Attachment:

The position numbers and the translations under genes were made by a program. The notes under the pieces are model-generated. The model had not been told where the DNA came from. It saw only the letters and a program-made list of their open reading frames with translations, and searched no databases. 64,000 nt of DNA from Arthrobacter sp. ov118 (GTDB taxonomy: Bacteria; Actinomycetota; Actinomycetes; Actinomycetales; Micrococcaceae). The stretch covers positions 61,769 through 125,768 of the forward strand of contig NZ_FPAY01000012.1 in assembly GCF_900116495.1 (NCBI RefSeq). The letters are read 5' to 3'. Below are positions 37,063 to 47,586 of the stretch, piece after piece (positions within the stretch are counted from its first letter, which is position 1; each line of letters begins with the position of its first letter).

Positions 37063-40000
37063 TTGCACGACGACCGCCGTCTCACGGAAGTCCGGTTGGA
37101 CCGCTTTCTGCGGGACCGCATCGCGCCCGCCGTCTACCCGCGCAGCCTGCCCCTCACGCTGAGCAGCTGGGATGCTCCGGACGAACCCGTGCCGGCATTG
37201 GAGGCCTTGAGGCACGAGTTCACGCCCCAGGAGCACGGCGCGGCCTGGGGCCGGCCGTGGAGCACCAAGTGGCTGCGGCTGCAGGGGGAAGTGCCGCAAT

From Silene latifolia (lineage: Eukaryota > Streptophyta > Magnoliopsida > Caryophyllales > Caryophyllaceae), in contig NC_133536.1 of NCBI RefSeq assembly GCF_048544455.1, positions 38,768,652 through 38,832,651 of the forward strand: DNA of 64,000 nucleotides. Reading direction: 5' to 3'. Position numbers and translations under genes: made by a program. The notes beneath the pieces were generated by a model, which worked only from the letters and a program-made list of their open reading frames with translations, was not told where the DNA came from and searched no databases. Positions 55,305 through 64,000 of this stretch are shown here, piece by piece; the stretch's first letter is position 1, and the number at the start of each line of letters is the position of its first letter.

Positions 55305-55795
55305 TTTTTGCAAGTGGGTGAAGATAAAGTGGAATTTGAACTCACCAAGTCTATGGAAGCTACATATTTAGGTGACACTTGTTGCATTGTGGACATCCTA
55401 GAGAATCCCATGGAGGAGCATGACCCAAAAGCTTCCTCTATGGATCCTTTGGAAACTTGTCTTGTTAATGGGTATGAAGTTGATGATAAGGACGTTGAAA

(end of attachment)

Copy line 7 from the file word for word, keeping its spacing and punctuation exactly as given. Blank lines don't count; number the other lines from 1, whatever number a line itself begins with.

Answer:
Positions 55305-55795